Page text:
Artificial intelligence in everyday life

Artificial intelligence bot
18 Apr 2024
5 min read

A look at the beginning of a revolution that will transform technology and, possibly, humanity. 

Everything. That’s what artificial intelligence (AI) will change, according to Mikko Hyppönen, Principal Research Advisor at F-Secure. He thinks AI will be bigger than the internet revolution. And really, what hasn’t been altered in some way by computers, and then phones, and now almost anything that can access the internet? 


What we’re seeing is unparalleled in human history

 The advances of AI in replicating and enriching human thought and creativity have been remarkable. But the speed at which this technology has been adopted may be unparalleled in human history. The first web browser came out in 1991. Then, it took almost twenty years, until January of 2009, for there to be a billion monthly internet users. ChatGPT was released on the last day of November in 2022. Less than a year later, it had more than 1.7 billion monthly users.


When you add together the number of people using bots like OpenAI’s ChatGPT and DALL·E, which quickly produce sophisticated text or images based on simple prompts, billions of people are already using generative AI. And this is only one subset of this technology. Whether or not you’ve taken the time to purposely try out AI, it’s almost certain that AI will have touched your life in some way, whether you realize it or not.


How AI looks today

 Machine learning, another subset of AI that allows computer models to improve themselves based on data, has been used to power search and social media recommendation engines for years. When people criticize ‘the algorithm’ for feeding them posts they don’t like, they’re in fact complaining about what many now call AI. 


There are a wide number of ways that machine learning engines process content and then serve it up to people. If you’ve used an image filter or face recognition on Facebook or a photo app, those are also algorithms. So are the recommendations on YouTube, the contextual ads that may follow you from one website to another, and the notifications that try to lure you back to check a social network you haven’t visited in a few minutes. 


AI also makes it easier to navigate reality. It enhances satellite images to sharpen GPS directions available to most locations on earth. Instant text and audio translations have made a quantum leap over the last decade thanks to deep learning, an AI method that tries to mirror the human brain. A ‘universal translator’ of a sort that only existed in the sci-fi of the last century now resides in billions of pockets. 


What are the risks surrounding AI?

 Criminals, of course, never miss a trend. And they’ve quickly adapted to use the popularity of ChatGPT to trick consumers into downloading bad software. WormGPT, an AI bot sold on a hacking forum for malicious purposes, promises the power of an AI bot without the safeguards that have been built into ChatGPT and other mainstream tools. But notably, even the creator of that tool has said that some guardrails have been added since launch.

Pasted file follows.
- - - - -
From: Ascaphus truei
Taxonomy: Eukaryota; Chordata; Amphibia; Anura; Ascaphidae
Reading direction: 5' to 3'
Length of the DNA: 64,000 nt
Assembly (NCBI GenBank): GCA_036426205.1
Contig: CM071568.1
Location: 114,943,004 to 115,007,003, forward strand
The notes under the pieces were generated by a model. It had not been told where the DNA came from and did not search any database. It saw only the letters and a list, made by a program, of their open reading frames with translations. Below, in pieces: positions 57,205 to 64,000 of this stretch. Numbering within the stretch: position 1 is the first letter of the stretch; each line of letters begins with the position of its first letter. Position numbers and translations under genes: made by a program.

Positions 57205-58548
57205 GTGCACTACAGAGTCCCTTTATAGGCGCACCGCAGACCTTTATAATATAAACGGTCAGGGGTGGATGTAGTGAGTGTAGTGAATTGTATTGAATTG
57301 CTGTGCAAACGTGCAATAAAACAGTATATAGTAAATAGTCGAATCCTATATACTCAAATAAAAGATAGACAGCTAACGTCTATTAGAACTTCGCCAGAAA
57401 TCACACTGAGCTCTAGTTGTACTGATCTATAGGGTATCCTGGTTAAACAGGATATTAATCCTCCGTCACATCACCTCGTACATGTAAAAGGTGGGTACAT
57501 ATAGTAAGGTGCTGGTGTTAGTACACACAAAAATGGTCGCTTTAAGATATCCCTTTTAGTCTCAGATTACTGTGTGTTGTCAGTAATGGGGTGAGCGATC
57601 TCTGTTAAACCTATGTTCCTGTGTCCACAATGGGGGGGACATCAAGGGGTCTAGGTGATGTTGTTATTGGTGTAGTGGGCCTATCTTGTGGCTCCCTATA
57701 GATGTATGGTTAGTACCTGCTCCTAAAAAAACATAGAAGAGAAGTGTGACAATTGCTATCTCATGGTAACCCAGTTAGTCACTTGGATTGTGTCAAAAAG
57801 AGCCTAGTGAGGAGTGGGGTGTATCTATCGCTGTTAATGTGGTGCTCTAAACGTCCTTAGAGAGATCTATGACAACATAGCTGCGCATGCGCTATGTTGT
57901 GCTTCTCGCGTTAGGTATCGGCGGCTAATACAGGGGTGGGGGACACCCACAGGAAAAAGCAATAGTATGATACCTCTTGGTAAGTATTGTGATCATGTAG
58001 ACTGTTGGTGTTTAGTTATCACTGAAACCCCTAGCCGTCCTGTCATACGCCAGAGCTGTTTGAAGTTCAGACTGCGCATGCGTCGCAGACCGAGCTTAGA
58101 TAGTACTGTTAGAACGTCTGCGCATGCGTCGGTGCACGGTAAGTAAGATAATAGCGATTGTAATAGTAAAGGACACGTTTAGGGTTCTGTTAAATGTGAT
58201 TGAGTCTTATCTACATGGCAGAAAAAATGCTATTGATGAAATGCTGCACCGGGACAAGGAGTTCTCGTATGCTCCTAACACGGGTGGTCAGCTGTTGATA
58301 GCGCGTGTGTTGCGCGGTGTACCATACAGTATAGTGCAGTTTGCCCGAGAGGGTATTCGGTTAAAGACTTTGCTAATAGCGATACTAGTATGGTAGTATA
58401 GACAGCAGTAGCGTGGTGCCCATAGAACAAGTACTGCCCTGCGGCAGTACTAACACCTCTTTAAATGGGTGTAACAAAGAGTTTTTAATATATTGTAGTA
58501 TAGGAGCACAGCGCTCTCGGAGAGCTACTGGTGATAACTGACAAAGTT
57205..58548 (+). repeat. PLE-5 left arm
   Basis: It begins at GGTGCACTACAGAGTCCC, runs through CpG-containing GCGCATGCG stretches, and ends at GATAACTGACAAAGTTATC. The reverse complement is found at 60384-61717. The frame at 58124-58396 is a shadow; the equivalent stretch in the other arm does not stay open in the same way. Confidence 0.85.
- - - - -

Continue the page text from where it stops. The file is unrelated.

Perhaps the most worrying use of AI that you may come across in your daily life comes from deepfakes – bots that produce lifelike images, audio, and videos of imagined events. Using just one minute of an individual’s voice, AI can create audio of that voice saying almost anything. Scammers can use this to pose as family members or a representative from your bank. Similar technology is being used to create fake nudes that may be used to extort targeted individuals.


What does an AI-enabled future look like?

 AI will only get more powerful, to the point where it may begin to rewrite its own code to improve itself. Over just the last year, the power of generative AI has increased radically as the large language model (LLM) that powers OpenAI’s bots released an upgrade from GPT-3.5 to GPT-4. The pressure to improve the already impressive results to keep up with competing LLMs from Google, Meta, and a variety of other tech leaders will only grow.


Eventually AI will enhance any form of technology if you believe the hype. When combined with AI, the wearable on your wrist suddenly becomes a medical device that can automatically connect you to a first responder if your vital signs show distress. AI-powered virtual assistants like Alexa may be able to tell what’s wrong with your faltering dishwasher by just listening to it run. Electrical grids will get smarter to automatically react to fallen trees. 


Mikko Hyppönen believes AI could eventually help solve climate change or cure cancer. If this revolution will affect everything, it won’t be long before it’s harder to find a part of your day where AI isn’t involved than when it is. And soon, it may be impossible to tell the difference. 


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